Students participate in statewide 4-H forestry clinic
GARNETT, South Carolina – Eight South Carolina 4-H’ers gathered for an extended weekend of forestry fun, knowledge and competition at the South Carolina 4-H Forestry Clinic held Feb. 9-11 at the S.C. Department of Natural Resources’ Webb Wildlife Center.
The annual clinic provides teens with hands-on forestry learning experiences from Clemson University Extension Forestry and Natural Resource professionals.
“During the clinic the kids learn skills and knowledge that they can apply to a wide variety of careers in forestry and natural resources,” said Jaime Pohlman, an agent with the Clemson Extension Service in McCormick County. “They’re learning everything from basic science, like tree biology and identification, to applied math, such as how to measure the diameter and height of a tree to determine how much volume of wood can be sold from it.”
The youth participants also learned how to identify common forest insects and diseases, how to read a topographic map and how to use a compass and track their pace to determine direction and distance between various points.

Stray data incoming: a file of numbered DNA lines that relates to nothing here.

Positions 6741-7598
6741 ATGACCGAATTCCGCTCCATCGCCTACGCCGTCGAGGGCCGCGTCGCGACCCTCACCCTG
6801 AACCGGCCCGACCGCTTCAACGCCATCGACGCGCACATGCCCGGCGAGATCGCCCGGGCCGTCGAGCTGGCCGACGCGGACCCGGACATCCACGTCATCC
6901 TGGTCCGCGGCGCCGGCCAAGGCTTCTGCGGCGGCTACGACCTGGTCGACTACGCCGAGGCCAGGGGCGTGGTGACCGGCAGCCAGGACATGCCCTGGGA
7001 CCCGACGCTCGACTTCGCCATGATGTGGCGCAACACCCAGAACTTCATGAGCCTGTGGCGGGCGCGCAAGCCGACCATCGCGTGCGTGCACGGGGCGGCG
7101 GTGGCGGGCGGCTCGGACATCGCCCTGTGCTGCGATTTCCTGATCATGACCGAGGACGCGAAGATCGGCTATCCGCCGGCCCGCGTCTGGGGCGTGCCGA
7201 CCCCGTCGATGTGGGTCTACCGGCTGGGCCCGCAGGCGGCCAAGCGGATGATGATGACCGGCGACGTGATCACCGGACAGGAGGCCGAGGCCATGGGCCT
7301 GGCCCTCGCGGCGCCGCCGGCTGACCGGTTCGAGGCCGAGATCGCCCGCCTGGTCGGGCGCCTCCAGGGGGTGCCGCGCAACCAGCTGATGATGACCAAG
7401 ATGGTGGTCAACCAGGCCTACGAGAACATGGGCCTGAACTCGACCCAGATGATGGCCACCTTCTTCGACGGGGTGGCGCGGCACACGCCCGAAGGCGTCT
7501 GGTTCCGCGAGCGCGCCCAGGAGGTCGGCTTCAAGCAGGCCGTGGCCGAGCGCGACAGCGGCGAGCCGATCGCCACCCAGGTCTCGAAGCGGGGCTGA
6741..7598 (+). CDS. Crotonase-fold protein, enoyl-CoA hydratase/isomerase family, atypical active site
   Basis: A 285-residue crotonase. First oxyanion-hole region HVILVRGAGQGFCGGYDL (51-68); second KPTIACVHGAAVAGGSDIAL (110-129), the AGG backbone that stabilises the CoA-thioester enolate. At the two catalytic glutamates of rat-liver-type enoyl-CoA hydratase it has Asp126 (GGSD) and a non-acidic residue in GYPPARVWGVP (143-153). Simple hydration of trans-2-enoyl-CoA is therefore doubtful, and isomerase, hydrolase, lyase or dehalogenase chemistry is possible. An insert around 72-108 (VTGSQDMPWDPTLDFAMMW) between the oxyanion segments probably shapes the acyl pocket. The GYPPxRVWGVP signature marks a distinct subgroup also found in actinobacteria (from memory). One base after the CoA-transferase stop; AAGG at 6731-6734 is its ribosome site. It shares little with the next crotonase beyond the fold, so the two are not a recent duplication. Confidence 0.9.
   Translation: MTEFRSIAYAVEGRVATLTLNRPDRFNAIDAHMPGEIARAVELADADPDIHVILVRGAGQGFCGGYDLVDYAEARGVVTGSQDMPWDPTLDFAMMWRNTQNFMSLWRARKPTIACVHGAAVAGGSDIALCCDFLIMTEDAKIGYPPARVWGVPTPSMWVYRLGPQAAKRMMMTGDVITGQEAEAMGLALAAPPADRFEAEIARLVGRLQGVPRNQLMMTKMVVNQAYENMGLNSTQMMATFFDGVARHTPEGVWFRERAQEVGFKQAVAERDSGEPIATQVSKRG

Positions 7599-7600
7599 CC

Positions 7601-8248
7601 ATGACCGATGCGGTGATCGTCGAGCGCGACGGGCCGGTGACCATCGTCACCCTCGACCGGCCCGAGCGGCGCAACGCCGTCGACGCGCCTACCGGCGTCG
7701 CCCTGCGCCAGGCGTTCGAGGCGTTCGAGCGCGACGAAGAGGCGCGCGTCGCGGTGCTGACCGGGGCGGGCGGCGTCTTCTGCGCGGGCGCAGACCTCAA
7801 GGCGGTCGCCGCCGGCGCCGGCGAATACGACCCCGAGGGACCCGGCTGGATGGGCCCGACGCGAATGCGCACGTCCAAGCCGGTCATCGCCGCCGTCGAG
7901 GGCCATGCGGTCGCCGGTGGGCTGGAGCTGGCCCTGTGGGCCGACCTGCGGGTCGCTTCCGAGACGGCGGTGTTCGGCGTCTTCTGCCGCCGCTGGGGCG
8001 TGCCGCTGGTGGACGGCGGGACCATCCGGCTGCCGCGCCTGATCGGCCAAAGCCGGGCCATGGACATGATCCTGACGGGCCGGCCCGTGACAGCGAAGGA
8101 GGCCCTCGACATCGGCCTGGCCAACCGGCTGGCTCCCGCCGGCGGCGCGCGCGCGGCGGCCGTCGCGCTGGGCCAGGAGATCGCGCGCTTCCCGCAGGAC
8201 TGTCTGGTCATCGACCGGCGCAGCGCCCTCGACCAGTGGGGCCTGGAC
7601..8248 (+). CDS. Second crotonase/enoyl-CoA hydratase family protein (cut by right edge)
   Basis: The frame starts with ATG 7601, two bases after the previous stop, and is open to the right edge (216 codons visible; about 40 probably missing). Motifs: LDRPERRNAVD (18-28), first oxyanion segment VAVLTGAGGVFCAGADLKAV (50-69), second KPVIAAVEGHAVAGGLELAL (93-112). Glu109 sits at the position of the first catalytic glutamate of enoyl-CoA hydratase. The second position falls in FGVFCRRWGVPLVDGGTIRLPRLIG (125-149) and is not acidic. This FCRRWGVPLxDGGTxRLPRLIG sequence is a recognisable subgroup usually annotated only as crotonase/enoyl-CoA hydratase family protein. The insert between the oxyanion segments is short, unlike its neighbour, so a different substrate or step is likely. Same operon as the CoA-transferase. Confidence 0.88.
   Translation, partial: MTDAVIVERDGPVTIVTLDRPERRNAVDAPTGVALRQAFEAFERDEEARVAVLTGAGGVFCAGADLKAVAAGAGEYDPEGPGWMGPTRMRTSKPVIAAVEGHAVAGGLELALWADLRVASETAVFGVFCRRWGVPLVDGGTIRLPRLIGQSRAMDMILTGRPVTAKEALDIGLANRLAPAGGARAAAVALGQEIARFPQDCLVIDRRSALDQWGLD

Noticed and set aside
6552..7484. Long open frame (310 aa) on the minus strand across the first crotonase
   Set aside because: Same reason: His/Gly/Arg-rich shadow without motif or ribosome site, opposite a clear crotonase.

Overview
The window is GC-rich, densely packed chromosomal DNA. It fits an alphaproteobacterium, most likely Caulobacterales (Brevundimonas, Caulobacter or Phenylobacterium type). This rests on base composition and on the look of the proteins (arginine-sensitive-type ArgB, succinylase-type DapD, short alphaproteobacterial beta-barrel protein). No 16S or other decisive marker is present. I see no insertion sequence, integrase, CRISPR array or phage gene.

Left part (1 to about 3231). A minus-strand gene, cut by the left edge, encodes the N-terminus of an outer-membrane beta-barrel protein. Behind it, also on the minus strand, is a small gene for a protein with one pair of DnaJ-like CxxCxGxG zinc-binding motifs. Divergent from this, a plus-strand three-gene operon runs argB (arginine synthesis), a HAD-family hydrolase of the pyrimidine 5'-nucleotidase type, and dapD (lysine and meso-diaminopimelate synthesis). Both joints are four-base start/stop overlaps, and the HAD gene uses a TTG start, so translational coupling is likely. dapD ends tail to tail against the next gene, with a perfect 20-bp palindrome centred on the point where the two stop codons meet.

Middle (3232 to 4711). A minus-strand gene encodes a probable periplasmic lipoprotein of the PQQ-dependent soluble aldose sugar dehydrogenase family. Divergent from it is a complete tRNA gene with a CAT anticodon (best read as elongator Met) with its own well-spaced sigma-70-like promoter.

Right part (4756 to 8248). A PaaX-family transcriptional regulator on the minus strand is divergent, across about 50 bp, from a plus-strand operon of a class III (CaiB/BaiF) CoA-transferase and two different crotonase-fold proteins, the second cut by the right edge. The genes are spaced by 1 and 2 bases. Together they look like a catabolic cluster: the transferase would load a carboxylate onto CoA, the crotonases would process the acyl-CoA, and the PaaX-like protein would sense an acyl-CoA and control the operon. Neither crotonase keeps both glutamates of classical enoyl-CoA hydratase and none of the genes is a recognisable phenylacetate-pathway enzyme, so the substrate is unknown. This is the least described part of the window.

“These are skills that they’ll carry with them far beyond high school,” Pohlman said. “They’re fundamentals for a number of careers in the South Carolina forest industry, which generates more than $20 billion in economic activity annually.”
The 2018 state 4-H Forestry Team was chosen during the forestry clinic. The team – Samuel Barstow of Batesburg, Gabe Bobo of Fort Mill, William Roberts of St. George and Nicholas Stalford of Tega Cay – will represent South Carolina in the National 4-H Forestry Invitational at Jackson’s Mill 4-H Camp in Weston, West Virginia, later this summer.
“We owe a special debt of gratitude to the sponsors who make this program possible for these young people,” Pohlman said. “We send a special thank-you to the Saluda County Forestry Association, AgSouth-Aiken Office, ArborGen, Thompson Forest Consultants, Piedmont Pulp; and the Abbeville, Edgefield, Greenwood, Laurens, Newberry and McCormick county forestry associations.”
Clemson University Cooperative Extension Service
The Clemson University Cooperative Extension Service helps improve the quality of life of all South Carolinians by providing unbiased, research-based information through an array of public outreach programs in youth development; agriculture and agribusiness; food, nutrition and health; and natural resources. It offers its programs to people of all ages, regardless of race, color, sex, religion, national origin, disability, political beliefs, sexual orientation, marital or family status and is an equal opportunity employer.